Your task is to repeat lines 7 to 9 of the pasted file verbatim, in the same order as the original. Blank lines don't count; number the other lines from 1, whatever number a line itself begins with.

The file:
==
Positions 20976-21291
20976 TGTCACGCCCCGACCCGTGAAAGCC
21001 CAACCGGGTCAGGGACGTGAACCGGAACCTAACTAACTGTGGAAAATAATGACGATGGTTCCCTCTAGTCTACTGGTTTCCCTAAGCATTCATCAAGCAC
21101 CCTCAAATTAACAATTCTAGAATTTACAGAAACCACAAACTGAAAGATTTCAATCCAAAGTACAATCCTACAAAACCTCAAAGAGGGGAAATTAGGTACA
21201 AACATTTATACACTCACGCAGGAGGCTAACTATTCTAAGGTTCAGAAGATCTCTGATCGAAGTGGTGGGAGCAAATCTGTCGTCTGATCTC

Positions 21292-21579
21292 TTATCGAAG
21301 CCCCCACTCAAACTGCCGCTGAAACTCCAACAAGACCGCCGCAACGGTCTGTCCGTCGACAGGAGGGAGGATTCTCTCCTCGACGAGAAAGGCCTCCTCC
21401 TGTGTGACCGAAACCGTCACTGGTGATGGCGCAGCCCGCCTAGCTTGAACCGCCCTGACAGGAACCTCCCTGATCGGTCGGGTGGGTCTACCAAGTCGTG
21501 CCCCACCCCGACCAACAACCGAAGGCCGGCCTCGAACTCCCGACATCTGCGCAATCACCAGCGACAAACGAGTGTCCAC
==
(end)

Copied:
21292 TTATCGAAG
21301 CCCCCACTCAAACTGCCGCTGAAACTCCAACAAGACCGCCGCAACGGTCTGTCCGTCGACAGGAGGGAGGATTCTCTCCTCGACGAGAAAGGCCTCCTCC
21401 TGTGTGACCGAAACCGTCACTGGTGATGGCGCAGCCCGCCTAGCTTGAACCGCCCTGACAGGAACCTCCCTGATCGGTCGGGTGGGTCTACCAAGTCGTG